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By David Joy, Contributing Editor | 10/23/2006
For the past several years, nanotechnology has been hyped as the next big thing. Itís clear some forms of nanotechnology are here, and this requires thinking about how the technology should be regulated. Nanotech visionaries talk about machines and robots built on a molecular scale. It can be difficult to determine how much of this is science fiction and how much of it is right around the corner.
Defining what is meant by nanotechnology is the first challenge. The National Nanotechnology Initiative (NNI) has proposed that something qualifies as nanotechnology only if it involves all three of the following:
In common usage, itís likely that the term nanotechnology will be used more loosely to refer to anything having a very small particle size measured in nanometers.
What applications of nanotechnology are we likely to see in food technology? Microencapsulated flavors, antioxidants, nutrients and other types of ingredients are probably the most immediate examples. Very small, microencapsulated particles can allow for better dispersion and solubility. They also may enhance the stability of some food ingredients and allow for their use at lower concentrations in food.
More interesting applications are envisioned. Nano-machines could be used to kill pathogenic microorganisms, making food safer. Nano-machines could be used to manufacture food ingredients, similar to the manner in which microorganisms are used today to produce enzymes and other food ingredients.
At first blush, it does not appear the FDA requires a whole new regulatory framework to handle these developments. In the case of food ingredients that come in nanotech particle sizes, FDA and the food industry must consider on a case-by-case basis whether smaller particle sizes present any special risk to the consumer. This can be done as part of the normal safety evaluation to which any new food ingredient or technology is subjected. It only requires a toxicological understanding of the behavior and fate of the small particles after ingestion.
If a food or food ingredient will be newly produced using nanotechnology, FDA would be in a position to evaluate this new production method, in the same way that it currently evaluates new routes of chemical synthesis or the use of biotechnology to produce food ingredients. And, as always, the proponent of the technology would have the burden of demonstrating safety.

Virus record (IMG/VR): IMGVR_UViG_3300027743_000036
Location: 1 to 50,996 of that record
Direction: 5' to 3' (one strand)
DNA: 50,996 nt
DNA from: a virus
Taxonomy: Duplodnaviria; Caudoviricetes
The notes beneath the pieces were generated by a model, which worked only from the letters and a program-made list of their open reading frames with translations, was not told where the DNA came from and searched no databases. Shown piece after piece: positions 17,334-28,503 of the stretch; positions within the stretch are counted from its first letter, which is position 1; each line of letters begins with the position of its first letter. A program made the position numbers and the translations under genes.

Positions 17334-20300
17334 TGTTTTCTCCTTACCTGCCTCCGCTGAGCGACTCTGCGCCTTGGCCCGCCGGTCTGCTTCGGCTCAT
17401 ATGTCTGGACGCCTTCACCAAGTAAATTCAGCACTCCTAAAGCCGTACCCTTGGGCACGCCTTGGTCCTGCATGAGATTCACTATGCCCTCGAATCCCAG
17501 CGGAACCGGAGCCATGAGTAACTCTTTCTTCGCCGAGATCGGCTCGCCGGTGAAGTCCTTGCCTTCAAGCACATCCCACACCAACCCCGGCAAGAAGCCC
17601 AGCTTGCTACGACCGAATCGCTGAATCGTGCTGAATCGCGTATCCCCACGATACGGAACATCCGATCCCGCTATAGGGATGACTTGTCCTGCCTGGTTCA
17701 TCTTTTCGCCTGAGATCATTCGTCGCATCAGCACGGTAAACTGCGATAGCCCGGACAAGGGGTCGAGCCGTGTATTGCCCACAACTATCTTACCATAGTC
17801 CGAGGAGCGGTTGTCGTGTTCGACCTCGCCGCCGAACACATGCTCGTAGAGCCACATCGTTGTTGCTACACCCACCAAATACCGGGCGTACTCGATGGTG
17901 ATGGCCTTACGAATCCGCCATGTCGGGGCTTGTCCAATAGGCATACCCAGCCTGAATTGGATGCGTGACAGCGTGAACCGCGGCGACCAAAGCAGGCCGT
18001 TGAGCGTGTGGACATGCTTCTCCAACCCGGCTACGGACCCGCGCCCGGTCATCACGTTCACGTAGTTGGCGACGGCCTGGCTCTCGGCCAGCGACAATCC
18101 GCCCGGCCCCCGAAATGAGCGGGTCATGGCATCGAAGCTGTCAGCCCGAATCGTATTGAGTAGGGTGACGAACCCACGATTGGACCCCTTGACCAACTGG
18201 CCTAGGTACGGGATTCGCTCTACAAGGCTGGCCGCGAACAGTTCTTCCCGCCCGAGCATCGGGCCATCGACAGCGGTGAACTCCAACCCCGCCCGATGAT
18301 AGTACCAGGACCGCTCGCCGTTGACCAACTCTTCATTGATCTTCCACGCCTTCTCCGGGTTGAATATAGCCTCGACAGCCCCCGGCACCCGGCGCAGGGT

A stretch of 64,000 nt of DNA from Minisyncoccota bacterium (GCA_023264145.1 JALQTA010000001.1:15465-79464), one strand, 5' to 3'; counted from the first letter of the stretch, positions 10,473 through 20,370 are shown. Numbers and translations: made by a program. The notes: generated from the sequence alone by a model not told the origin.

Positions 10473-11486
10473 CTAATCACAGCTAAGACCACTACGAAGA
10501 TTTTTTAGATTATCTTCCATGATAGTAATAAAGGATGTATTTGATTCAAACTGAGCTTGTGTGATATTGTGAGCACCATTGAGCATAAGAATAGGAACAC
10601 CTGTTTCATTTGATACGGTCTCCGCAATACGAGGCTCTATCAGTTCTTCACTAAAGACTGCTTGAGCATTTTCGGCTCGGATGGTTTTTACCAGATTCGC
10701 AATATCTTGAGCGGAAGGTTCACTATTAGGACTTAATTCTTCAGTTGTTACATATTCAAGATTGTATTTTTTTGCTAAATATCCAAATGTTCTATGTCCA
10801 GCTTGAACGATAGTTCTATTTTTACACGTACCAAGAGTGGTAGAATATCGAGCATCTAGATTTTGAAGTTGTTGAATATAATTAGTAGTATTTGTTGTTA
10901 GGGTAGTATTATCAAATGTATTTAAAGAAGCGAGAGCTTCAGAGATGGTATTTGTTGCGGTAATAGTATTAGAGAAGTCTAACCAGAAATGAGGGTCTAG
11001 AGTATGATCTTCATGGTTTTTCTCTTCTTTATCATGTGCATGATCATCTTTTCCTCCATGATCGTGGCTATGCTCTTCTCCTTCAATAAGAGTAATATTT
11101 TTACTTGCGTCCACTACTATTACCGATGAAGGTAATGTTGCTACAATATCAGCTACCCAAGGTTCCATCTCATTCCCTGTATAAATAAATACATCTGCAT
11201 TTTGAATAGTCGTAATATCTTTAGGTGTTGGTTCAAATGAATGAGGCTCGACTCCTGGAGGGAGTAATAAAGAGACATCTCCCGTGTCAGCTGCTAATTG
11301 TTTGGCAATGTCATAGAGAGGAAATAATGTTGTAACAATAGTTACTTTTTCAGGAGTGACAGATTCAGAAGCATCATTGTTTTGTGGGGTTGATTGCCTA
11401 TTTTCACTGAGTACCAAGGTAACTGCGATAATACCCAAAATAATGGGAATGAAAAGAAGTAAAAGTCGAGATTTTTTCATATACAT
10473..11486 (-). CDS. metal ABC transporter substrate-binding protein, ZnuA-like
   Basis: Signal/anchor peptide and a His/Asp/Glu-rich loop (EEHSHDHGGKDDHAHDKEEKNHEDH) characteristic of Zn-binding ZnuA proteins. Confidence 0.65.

It also may be necessary in some cases to define permitted food ingredients in terms of particle size. Currently, food additives generally are described by their chemical identities. Purity specifications are established, and the method by which a food additive is manufactured often is specified. If nano-particle versions of existing food additives are developed, and if they have different safety profiles, FDA may find it necessary to clarify at some point that existing food additive clearances do not necessarily apply to nano-particle versions.
In addition to these questions about how FDA will address food nanotechnology, there is the question of consumer acceptance. Hopefully, we will not see a repeat of the war against genetically modified foods. But there certainly are many voices expressing concern about nanotechnology.
Some fear a ďgray gooĒ scenario in which nano-robots reproduce like viruses and eventually consume the planet. It seems safe to put this in the science fiction category. Why would man-made nano-machines be likely to do this while no other machine and no living organism has yet done so?
There are plenty of reasons that the gray goo theory will not stop nanotechnology dead in its tracks. Unlike genetically modified foods, nanotechnology does not threaten to revolutionize agriculture Ö nor food processing. Thus, there may not be reasons related to international trade for some countries to oppose foods produced using nanotechnology.
Nanotechnology may be able to avoid the stigma attached to genetically modified foods, and the best way to do that will be for the industry to adopt rigorous safety standards, communicate effectively and partner with regulatory authorities.David Joy is a partner in the Washington, D.C., office of Keller and Heckman LLP. He specializes in food and drug law with emphasis on the domestic and international regulation of food, food additives, food labeling, antimicrobial pesticides and medical devices. He is a member of the District of Columbia Bar and holds a bachelorís degree in chemistry. For more information about Keller and Heckman, visit the firmís web site at www.khlaw.com.
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